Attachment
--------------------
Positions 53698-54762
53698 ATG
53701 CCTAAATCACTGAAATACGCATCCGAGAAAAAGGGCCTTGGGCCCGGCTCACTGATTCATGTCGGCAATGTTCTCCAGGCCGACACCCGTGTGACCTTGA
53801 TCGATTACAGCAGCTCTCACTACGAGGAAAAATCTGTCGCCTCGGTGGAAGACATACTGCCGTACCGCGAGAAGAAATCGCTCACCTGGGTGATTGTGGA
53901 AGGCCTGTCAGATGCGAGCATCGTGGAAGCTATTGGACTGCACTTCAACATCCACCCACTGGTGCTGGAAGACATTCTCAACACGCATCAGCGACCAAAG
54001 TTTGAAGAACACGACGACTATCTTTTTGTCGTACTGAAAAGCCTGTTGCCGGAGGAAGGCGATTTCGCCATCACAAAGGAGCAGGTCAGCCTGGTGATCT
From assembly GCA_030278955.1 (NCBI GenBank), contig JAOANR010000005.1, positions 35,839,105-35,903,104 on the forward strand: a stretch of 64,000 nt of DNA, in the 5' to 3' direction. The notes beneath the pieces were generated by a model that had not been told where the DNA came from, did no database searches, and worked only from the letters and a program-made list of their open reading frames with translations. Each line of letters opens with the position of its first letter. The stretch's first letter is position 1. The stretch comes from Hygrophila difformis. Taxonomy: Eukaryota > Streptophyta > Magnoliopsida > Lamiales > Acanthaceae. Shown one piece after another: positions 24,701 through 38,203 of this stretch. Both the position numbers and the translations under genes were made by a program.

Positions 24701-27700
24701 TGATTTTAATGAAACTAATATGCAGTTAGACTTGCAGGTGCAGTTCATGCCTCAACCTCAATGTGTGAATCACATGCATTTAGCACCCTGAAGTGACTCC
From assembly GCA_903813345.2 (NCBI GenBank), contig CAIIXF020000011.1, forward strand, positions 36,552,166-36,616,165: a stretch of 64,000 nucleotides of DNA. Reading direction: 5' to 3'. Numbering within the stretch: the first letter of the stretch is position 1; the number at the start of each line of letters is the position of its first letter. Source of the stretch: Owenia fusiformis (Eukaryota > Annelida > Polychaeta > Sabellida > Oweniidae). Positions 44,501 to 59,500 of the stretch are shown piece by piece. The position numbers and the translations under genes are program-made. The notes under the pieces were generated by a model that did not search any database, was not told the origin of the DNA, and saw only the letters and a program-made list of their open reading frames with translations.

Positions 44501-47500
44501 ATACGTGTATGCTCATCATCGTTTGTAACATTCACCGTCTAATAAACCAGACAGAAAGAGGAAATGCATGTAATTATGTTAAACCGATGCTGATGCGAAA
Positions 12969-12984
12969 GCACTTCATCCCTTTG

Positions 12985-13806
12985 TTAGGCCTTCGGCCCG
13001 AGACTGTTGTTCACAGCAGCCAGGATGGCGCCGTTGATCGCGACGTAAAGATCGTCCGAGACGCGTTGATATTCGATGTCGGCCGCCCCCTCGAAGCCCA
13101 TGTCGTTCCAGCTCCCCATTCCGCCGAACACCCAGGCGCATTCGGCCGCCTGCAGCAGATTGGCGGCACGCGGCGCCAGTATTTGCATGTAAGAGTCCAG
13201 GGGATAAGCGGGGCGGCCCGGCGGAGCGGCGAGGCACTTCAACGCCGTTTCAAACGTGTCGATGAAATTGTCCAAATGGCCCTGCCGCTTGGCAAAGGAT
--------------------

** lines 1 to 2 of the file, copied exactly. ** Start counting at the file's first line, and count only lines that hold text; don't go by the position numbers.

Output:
Positions 53698-54762
53698 ATG